As I read and explored, the name Siddhartha Gautama, or the Buddha, kept popping up as a man whose wisdom seemingly paralleled that of Jesus’s. Books by the Dalai Lama, Thich Nhat Hanh, Pema Chodron, Shunryu Suzuki, Jack Kornfield, Lama Surya Das, Noah Levine, and Eckhart Tolle, whose writings are influenced by a variety of spiritual beliefs, invited me to explore an area of my life that had been otherwise undisturbed. I studied the Buddhist principles of the Four Noble Truths, the Noble Eightfold Path, the Middle Way, and the Nature of Existence. Concepts such as suffering and joy, and balance and impermanence are addressed in the Christian faith, but I had apparently overlooked them. I approached Buddhism as a realistic way to view the world and my shared place in it. For me, it answered questions of why, whereas Christianity prompted me to ask, but then it expected me to wait for the answers with hope and faith.
There is nothing wrong with hope and faith; when combined with hard work, they can lead to true success. What concerns me about hope and faith, however, is the waiting that follows, and namely, the idea of waiting for some eternal answer or reward that won’t happen until we are dead, at which point we find out if we got it right or not. This waiting is what has separated and divided so many of us from each other for so many years, and if we’re not careful, it will continue to separate us for years to come. There is so much more we can do today that is right and true, but unfortunately, as some believers wait for their answers, the needs of others pass them by. “Don’t wait,” was Jesus’s message, and the Buddha’s message as well. We need to ask ourselves if we are willing to spend what we have today on today or save it for some future promise tomorrow.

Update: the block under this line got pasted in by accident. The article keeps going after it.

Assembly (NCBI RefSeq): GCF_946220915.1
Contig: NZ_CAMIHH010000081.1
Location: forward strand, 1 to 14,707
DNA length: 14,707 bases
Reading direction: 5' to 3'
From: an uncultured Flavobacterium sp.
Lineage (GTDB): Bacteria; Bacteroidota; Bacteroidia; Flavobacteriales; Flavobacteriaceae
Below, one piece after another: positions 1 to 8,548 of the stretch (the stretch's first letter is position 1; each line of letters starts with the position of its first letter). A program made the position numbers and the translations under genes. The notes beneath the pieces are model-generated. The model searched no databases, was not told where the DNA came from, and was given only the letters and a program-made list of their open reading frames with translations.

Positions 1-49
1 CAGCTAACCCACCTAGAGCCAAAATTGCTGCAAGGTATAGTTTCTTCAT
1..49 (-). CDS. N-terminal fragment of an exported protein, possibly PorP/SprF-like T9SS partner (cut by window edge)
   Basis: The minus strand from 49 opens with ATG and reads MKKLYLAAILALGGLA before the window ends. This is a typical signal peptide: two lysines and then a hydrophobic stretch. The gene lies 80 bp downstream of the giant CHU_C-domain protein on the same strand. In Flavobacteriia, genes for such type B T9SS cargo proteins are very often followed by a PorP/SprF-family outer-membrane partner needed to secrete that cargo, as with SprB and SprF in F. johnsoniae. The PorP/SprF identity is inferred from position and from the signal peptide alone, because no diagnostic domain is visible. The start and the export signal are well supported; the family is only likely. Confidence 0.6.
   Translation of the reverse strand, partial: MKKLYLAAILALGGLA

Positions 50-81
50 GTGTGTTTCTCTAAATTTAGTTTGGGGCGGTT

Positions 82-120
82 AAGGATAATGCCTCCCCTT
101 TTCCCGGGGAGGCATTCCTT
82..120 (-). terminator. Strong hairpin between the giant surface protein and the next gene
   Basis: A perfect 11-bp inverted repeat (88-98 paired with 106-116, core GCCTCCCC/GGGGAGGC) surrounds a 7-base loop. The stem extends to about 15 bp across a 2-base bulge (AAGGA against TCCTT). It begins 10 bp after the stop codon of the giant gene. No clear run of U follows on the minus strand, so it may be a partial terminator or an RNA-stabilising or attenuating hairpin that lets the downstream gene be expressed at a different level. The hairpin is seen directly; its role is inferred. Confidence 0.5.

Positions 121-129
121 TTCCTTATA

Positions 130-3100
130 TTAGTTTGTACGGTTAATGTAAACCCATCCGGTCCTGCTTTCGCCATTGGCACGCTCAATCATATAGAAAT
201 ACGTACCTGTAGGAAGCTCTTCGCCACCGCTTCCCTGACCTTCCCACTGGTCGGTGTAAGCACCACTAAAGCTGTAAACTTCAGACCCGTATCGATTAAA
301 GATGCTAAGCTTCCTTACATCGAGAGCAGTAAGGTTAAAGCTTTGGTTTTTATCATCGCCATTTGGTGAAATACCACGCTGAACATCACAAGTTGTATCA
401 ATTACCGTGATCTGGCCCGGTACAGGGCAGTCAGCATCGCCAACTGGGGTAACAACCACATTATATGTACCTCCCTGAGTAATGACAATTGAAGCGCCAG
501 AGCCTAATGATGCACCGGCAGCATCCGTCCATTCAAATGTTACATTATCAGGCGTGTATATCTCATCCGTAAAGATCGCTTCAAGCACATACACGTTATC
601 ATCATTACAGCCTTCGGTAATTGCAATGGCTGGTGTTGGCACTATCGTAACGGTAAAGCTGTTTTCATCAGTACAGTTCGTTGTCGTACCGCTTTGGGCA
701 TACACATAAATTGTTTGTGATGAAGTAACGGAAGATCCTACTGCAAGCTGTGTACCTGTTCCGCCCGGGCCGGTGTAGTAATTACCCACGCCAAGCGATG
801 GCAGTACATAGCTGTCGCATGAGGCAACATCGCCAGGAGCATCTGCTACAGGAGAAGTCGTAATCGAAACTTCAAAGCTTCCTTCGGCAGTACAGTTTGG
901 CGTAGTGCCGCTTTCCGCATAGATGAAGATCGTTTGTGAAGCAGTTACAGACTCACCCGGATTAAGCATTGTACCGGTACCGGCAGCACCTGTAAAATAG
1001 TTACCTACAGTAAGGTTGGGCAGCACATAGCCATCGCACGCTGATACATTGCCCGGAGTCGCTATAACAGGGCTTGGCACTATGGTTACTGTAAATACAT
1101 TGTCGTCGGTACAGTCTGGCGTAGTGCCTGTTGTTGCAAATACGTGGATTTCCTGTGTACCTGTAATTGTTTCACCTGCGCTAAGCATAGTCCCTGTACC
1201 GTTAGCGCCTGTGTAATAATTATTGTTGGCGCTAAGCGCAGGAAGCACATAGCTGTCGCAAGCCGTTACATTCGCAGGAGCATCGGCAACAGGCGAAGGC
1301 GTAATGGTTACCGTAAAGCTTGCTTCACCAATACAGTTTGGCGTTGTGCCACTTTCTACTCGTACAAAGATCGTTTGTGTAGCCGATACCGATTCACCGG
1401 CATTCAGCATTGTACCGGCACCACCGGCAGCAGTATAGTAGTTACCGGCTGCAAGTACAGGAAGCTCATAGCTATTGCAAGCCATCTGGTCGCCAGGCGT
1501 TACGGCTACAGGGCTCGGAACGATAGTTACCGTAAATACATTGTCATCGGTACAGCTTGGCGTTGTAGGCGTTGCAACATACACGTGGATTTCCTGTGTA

My journey continues.